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Principles of Management

Management: Definitions,
Roles & Skills
Management: Definitions
 “Management is the process of designing and
maintaining an environment in which individuals,
working together in groups, efficiently accomplish
selected aim(s) viz. to create a surplus(s).” ….
Weihrich & Koontz
Management: Definition …ctd.
♦ Applies to and through any kind of organization
♦ Applies to Managers at all levels
♦ Concerned with “Doing the right things right at all times”:
1. Effectiveness: Achievement of objectives (Right Things);
2. Efficiency: Achieving those objectives with least amount/
sacrifice of resources (Things Right);
3. Continuous Improvement: in creating increasing ‘surplus’
(at all times);
– “Improve or die” = survival of the fittest
– “what gets measured, gets managed and improved” e.g.
Productivity= Output / Input ratio
 Collective, cohesive and consistent human effort towards
accomplishing a common objective.
Management: Definition …ctd.
Additionally, Managers need to factor in external
environmental forces:

Political Regulatory



For maximum benefit to the organization

Management: Roles & Skills
 Management - what managers do:
 Fredrick Taylor’s path-breaking “scientific approach”
 Henri Fayol’s classical definition of ‘functions’, now
modified to:
 Plan -- Organize -- Lead(Command&Coordinate) -- Control
 Mintzberg’s map of managerial ‘roles’:
 Interpersonal + Informational + Decisional
 Katz’s interpretation of ‘skills’:
 Technical / Human / Conceptual
 Management – ‘get things done through others’:
 Leadership: “The ability to influence a group towards
achievement of goals”.
 Motivation: “The willingness to exert high level of effort
towards goals”
 Communication:”The transference and understanding of
Management: roles & skills
Managerial Skills(Katz & others)

 Technical Skills: Skills Needed

Application of specialized
knowledge or expertise
acquired though formal
training & its use. Board

 Human Skills:

Ability to work with people,

understand and motivate

groups & individuals.

 Conceptual Skills: Mgr.

Mental ability to recognize,

analyze, diagnose and think

through complex situations.
Principles of Management

Management: A Systems
Systems approach to Management

input output

Feedback (Reenergizing the system)

System Boundary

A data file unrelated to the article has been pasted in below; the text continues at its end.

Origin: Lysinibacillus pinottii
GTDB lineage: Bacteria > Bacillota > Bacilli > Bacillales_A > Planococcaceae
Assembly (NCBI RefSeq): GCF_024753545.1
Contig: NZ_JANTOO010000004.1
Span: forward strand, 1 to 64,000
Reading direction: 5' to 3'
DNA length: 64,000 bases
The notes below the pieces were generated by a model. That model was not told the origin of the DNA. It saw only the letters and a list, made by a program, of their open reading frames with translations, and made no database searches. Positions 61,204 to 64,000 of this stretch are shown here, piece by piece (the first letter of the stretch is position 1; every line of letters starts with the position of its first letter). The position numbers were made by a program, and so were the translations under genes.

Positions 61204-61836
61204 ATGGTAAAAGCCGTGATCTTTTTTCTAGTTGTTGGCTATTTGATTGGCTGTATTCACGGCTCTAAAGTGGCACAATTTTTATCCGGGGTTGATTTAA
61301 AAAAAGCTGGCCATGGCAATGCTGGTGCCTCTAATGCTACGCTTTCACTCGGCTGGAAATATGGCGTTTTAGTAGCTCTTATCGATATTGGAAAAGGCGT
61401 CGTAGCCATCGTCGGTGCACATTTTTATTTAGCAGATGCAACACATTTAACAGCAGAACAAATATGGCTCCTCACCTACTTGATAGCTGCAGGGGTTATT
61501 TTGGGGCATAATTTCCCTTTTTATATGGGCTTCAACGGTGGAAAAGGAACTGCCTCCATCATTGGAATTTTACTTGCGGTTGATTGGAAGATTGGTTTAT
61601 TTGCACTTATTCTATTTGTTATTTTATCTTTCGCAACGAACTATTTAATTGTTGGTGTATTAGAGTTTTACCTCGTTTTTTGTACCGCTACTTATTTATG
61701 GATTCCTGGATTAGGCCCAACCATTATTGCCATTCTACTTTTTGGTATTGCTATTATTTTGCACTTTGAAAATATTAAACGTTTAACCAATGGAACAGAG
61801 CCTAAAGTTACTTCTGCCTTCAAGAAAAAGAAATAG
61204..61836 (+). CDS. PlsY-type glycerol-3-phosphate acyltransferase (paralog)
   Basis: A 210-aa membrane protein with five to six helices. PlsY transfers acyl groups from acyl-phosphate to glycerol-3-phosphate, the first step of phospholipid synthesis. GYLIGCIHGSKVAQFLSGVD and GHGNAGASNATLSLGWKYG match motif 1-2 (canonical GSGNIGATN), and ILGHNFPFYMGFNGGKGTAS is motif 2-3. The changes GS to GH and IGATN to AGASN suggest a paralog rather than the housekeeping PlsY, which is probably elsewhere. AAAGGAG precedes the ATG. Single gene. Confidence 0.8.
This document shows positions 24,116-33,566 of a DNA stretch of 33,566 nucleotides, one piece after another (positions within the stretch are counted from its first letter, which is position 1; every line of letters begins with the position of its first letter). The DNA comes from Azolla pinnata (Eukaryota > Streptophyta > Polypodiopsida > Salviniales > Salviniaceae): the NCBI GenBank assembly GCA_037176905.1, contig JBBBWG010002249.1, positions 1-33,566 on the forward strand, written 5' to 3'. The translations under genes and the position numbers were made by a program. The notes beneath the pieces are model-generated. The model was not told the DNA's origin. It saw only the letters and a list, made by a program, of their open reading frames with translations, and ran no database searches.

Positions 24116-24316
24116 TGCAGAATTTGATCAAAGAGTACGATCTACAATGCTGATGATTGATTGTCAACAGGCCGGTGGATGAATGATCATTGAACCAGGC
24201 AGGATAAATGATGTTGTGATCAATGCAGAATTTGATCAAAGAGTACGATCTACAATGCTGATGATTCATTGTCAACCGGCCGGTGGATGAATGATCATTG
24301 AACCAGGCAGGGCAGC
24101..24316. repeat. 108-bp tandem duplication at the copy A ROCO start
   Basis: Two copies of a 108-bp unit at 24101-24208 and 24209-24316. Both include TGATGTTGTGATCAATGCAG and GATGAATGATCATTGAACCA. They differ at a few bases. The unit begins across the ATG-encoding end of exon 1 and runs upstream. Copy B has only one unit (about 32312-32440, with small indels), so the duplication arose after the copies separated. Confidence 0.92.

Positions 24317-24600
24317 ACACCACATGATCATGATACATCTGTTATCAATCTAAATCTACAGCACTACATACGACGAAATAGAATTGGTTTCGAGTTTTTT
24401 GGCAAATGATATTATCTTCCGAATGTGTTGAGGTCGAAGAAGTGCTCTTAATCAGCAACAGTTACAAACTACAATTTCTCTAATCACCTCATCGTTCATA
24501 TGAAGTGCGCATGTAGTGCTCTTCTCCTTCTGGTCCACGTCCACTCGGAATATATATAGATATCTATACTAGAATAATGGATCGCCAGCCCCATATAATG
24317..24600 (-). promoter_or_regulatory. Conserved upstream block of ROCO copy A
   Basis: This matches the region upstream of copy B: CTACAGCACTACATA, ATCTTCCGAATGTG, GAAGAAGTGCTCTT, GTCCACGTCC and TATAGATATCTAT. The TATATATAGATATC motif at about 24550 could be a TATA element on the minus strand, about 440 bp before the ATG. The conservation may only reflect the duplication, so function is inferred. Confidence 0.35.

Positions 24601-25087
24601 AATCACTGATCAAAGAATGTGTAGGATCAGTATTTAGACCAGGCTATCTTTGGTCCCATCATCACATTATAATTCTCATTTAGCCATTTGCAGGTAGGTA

Organization as a System receives Input, transforms it

through a Process for Output and Operates in an
Environment (economic, regulatory and other forces)
Systems approach to Management …ctd.

Systems Concepts
♦ System Boundaries and Subsystems
> Systems often consist of numerous subsystems.
> Each subsystem has elements, interactions with
other subsystems, and objectives.
> Subsystems perform specialized tasks for the
overall system.
♦ Subsystem Interfaces and Interface

Sub-System 1 Sub-System 2 Sub-System 3

Systems approach to Management …ctd.
Outputs and Inputs
♦ Systems produce Outputs from Inputs – i.e. the
Inputs are converted to Outputs.
♦ Outputs of one subsystem become inputs to
another subsystem.
♦ Outputs must adhere to standards to be useful
or acceptable to the next subsystem.
System Environment
♦ Environment consists of people, organizations
and other systems that supply data to or that
receive data from the system
♦ Managers at different levels perceive
‘Environment” differently
Systems approach to Management …ctd.
“Inputs”: 5 Ms of Management
 Inputs or the resources managers deal with are:
 Man: human resources, both inside and connected with an
 Materials: goods (hard & software, processed or semi-
finished) and services required to create the sellable end
 Machines: technology and expertise deployed towards the
transformation process;
 Methods: systems, procedures and processes seamlessly
put together for the transformation;
 Measurement: score-keeping and in-process monitoring
continuously with due feedback to keep on-course on time.
 “Money” is required for generating all theses Ms –
managers need to acquire, deploy, generate and
distribute money as a primary need for business!
Systems approach to Management …ctd.
Output for “Stake-holders” in Business:
“Stake”: Something wagered or risked;
an interest in an enterprise with contingent gain or
loss …Webster ‘s dictionary

“Holders” who have stake in Business:

 Shareholders: are the owners. They have put in their
money in the enterprise, expecting better returns from it
than from other ventures;
 Society: includes the State, provincial and local
governments for the improvement of ‘quality of life’ of its
Systems approach to Management …ctd.
Output for “Stake-holders” in Business …ctd.
 Suppliers: continuity of their enterprise depends on the
success of the customer enterprise;
 Customers: require the goods and services provided by
the enterprise, better than those from its competitors. The
enterprise is, in turn, a supplier to its customers;
 Employees: livelihood depends on the progress and
success of the employing enterprise;

 There is a “freedom of choice” (for association)

between each of these stake-holders and the